Eucalyptus cadens - Wangaratta Gum (Victoria) Extremely rare. Related to E. aggregata and E. rodwayi but has glaucous new growth. Possibly hardy to 0 to 5°F or thereabouts.
Eucalyptus caliginosa -
Broad-leaved Stringybark, New England Stringybark
(New England Plateau, New South Wales and Queensland) A rather slow-growing
stringybark that takes a while to acquire full hardiness. 5 to 14°F.
Photos of Eucalyptus calignosa
- River Red Gum, Murray Red Gum, Red Gum, River Gum, Yarrow
(Australia) This tree is remarkable in that it grows along rivers throughout
the entire Australian continent while most species have a rather limited
natural range. It has attractive light green foliage and grows fast
to 100' where hardy, often with a curved trunk. Beyond that its characteristics
are quite variable, and so is its hardiness, due to such a large natural
range. Var. obtusa may contain the hardiest provenances.
Good in greenhouse or as an annual foliage plant (though it may establish
itself as a perennial and grow back every spring); perhaps good as a patio
plant also if brought indoors during cold periods. It may not produce
its characteristic fast growth in cool summer climates, unless all other
conditions are ideal. This tree is often seen naturalized in California's
Central Valley and in many other parts of the world. 10 to 22°F.
Photos of Eucalyptus camaldulensis
Eucalyptus camphora - Mountain
Swamp Gum, Broad-leaved Sally, Swamp Gum
(southeast Australia) This tree is esteemed for its ability to do well
in poor clay soils and withstand prolonged waterlogging. It has short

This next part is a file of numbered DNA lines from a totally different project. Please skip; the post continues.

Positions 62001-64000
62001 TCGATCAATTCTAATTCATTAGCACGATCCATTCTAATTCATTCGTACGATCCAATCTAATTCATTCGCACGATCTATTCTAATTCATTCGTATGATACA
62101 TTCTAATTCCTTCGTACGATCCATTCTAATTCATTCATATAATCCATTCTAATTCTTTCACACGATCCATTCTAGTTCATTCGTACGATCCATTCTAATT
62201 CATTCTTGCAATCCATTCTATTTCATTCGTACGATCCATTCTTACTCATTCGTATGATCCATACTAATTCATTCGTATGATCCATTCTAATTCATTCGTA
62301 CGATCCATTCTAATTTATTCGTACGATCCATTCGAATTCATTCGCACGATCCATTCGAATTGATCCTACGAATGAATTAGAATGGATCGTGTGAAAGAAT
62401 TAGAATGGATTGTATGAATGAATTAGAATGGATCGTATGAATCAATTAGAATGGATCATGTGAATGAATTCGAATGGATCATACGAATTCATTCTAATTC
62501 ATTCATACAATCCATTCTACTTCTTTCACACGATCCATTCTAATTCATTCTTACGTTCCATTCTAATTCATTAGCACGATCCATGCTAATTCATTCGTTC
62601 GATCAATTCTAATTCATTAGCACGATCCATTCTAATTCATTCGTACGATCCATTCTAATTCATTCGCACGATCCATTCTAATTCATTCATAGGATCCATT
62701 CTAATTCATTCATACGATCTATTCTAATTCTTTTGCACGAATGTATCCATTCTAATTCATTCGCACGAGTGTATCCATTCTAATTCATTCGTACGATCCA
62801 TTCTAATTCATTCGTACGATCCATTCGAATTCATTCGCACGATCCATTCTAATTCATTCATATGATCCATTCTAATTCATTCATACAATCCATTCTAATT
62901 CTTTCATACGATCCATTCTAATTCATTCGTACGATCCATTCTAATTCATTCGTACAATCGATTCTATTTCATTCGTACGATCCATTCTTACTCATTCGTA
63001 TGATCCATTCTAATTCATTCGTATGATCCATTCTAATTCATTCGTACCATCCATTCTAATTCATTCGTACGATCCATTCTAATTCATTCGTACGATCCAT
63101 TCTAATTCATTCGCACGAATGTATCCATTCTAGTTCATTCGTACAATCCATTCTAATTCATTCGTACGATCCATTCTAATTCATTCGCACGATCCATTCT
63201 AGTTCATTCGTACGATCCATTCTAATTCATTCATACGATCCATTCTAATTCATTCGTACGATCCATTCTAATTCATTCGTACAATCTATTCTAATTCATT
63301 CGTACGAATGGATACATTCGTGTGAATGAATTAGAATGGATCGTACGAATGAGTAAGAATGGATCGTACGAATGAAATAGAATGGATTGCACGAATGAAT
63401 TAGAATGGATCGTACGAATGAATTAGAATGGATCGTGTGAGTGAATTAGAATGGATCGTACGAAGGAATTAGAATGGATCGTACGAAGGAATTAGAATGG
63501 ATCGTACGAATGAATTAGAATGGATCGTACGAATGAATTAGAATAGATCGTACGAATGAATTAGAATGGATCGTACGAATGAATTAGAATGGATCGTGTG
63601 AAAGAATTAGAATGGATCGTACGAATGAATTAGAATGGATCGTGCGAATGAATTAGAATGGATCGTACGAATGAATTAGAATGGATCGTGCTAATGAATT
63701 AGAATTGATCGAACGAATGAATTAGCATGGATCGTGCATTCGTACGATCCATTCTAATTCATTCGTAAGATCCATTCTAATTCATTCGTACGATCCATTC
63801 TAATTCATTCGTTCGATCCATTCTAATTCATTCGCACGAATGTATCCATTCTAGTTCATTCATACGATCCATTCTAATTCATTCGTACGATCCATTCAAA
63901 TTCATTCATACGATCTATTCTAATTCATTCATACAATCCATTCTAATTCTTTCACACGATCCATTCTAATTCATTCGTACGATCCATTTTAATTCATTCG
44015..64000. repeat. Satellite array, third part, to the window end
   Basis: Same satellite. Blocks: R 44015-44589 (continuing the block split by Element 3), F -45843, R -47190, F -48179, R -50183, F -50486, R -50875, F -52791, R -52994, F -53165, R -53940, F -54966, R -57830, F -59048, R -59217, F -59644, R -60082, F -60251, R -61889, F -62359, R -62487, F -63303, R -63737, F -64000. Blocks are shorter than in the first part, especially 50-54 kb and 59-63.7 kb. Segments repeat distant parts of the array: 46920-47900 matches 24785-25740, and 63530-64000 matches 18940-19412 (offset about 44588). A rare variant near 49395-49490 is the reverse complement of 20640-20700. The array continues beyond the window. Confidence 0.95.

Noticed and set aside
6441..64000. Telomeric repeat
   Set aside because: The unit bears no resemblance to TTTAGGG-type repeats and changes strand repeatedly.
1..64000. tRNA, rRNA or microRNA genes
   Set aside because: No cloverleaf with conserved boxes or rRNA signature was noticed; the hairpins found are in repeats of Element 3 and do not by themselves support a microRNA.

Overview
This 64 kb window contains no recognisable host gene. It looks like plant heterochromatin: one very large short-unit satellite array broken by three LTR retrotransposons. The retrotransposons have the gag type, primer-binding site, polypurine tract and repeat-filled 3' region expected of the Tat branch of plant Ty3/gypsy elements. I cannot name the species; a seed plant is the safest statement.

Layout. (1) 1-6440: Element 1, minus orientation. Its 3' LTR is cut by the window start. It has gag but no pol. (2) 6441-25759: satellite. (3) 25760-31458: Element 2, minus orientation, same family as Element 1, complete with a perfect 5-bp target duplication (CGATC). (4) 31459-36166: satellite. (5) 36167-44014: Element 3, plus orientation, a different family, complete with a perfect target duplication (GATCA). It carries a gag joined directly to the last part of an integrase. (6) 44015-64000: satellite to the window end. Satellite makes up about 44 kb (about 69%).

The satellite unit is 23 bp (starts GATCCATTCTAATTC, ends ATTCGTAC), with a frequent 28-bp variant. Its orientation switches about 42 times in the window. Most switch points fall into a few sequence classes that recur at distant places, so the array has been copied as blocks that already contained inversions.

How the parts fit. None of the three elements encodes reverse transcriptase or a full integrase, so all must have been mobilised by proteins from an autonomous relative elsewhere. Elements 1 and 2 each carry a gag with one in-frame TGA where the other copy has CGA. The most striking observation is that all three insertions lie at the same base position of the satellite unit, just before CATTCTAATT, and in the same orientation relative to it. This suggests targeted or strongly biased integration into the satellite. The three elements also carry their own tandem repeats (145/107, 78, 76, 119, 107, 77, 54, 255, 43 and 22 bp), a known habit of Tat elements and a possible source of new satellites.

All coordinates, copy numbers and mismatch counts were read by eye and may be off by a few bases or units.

broad reddish leaves, greyish-brown smooth peeling bark, and can grow to
about 80' tall. It also tolerates dry conditions and is very fast-growing
with bright, deep green leaves. Several subspecies exist, and most
plants in so far cultivation seem to be of cold-tender provenance.
3 to 14°F.
Photos of Eucalyptus camphora
Eucalyptus cephalocarpa - Silver-leaved Stringybark, Silver Stringybark, Mealy Stringybark A fast growing, hardy, and attractive tree, seldom cultivated. Allied to E. cinerea. 8 to 14°F.
- Bogong Gum (Mount
Bogong and Mount Baw Baw area, Victoria) Although rare and inconspicuous
in the wild, this species has great potential in cultivation. It
tends to develop a short trunk and very long branches, vaguely resembling
the tropical-looking, cold-tender eucs of northern and western Australia.
It has very large leaves tapering to a point, and (in the wild, at least)
a rough barked trunk with smooth white or grey limbs. E. chapmaniana
is closely related to E. rubida, and may tolerate slightly poor
drainage. Seldom cultivated, but likely to be hardy to 4 to 10°F.
Photos of Eucalyptus chapmaniana
Eucalyptus cinerea - Siver
Dollar Eucalyptus, Argyle Apple, Mealy Stringybark (Australia)
A moderate to fast growing, completely silvery tree with a low thick irregular
crown. This is the most common species sold as a foliage plant for
bedding in the United States. Tolerates heat well in the Southeast
US within the range of its hardiness. 8 to 16°F. Ssp. triplex
from ACT is larger and may be considerably hardier but is probably not
known in cultivation.
Photos of Eucalyptus cinerea
Eucalyptus coccifera - Mount
Wellington Peppermint, Tasmanian Snow Gum
(Tasmania) From freezing alpine regions, this tree prefers cool summers